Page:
Morton’s neuroma, also called Morton’s metatarsalgia and intermetatarsal neuroma, is a condition in which tissue thickens around a plantar nerve near the ball of your foot, creating a painful sensation that feels as if you’re standing on a small rock or an uncomfortable fold in your sock.
People with intermetatarsal neuroma will most commonly feel pain on the ball of their foot between their third and fourth toes (intermetatarsal describes the location of the ball of the foot between the metatarsal bones). Sometimes the sensation feels like you’re standing on something uncomfortable, and sometimes the pain is more of an intense, burning pain at the ball of your foot. Your toes may also experience stinging or numbness. You cannot feel Morton’s neuroma from outside the foot (a lump or bump, for example). All of the symptoms are internal.
Generally, symptoms of Morton’s neuroma build gradually, beginning with occasional foot pain that goes away with massage and wearing different shoes, building to intense foot pain that is permanent, as the nerve damage that occurs is irreversible.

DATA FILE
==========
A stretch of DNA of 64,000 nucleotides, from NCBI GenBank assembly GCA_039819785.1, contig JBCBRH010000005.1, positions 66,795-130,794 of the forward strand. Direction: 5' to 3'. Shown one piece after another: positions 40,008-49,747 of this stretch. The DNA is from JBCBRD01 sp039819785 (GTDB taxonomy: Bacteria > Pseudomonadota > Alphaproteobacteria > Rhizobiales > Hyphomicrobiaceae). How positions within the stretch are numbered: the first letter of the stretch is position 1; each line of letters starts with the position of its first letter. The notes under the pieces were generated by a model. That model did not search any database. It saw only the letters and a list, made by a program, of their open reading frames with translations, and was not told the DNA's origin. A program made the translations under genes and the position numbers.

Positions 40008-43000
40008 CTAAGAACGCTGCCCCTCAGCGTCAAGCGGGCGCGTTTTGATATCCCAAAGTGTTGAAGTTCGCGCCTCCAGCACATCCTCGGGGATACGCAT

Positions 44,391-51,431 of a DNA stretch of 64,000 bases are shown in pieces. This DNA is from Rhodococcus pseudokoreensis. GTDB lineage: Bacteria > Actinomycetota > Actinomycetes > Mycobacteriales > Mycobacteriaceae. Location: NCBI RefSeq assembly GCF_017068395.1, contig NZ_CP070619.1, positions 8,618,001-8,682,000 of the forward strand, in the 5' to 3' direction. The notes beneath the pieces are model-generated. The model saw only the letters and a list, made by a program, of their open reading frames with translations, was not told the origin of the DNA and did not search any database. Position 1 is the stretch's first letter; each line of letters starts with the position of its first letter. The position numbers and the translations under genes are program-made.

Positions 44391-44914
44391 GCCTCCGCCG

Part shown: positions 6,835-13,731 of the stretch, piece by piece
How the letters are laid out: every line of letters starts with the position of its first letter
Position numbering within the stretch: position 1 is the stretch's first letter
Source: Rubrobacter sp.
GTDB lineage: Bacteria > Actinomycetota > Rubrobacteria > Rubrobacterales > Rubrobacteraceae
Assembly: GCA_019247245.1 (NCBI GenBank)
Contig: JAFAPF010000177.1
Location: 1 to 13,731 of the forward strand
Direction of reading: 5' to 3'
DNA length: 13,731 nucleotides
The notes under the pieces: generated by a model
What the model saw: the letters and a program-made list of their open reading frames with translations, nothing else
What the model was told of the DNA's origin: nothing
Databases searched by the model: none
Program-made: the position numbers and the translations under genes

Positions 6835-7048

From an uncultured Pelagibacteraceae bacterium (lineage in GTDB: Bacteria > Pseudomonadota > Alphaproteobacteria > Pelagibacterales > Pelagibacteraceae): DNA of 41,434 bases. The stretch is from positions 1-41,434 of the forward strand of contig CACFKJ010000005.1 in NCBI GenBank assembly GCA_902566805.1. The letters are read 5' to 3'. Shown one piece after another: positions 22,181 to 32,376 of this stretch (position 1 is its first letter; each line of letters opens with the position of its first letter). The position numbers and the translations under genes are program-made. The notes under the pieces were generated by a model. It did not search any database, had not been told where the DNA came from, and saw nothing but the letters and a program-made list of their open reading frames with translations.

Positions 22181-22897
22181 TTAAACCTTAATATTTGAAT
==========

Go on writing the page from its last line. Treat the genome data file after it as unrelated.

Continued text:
Pressure, irritation, compression and injury to the nerves in the bottom of the foot can cause Morton’s neuroma. The most common cause of nerve damage to this part of the foot is wearing high-heeled shoes, shoes with a narrow toe box or shoes that squeeze your feet tight. Other causes include high-impact athletic injuries and foot deformities like bunions, hammertoes, high arches and flat feet, which can irritate the nerves in the foot and eventually cause permanent damage.
While it may be tempting to diagnose yourself after looking at sites like WebMD, Medline Plus and Medscape, any foot pain you’re experiencing should be examined by a podiatrist or other health care specialist. Early diagnosis of intermetatarsal neuroma can help slow its progression and lessen the need for invasive treatments.
After diagnosis, your doctor may recommend several treatment options, including arch padding that takes pressure off of the metatarsals, ice, orthotic devices, nonsteroidal anti-inflammatory drugs (NSAIDs), and injection therapy. If these treatment options are non-responsive, then your doctor may suggest surgical options such as a neuroctomy, which is partial or complete removal of the nerve. However, organizations like the National Health Service (NHS) and the American Academy of Orthopaedic Surgeons (AAOS) strongly advise that when it comes to neuromas, patients try non-invasive treatment options first.
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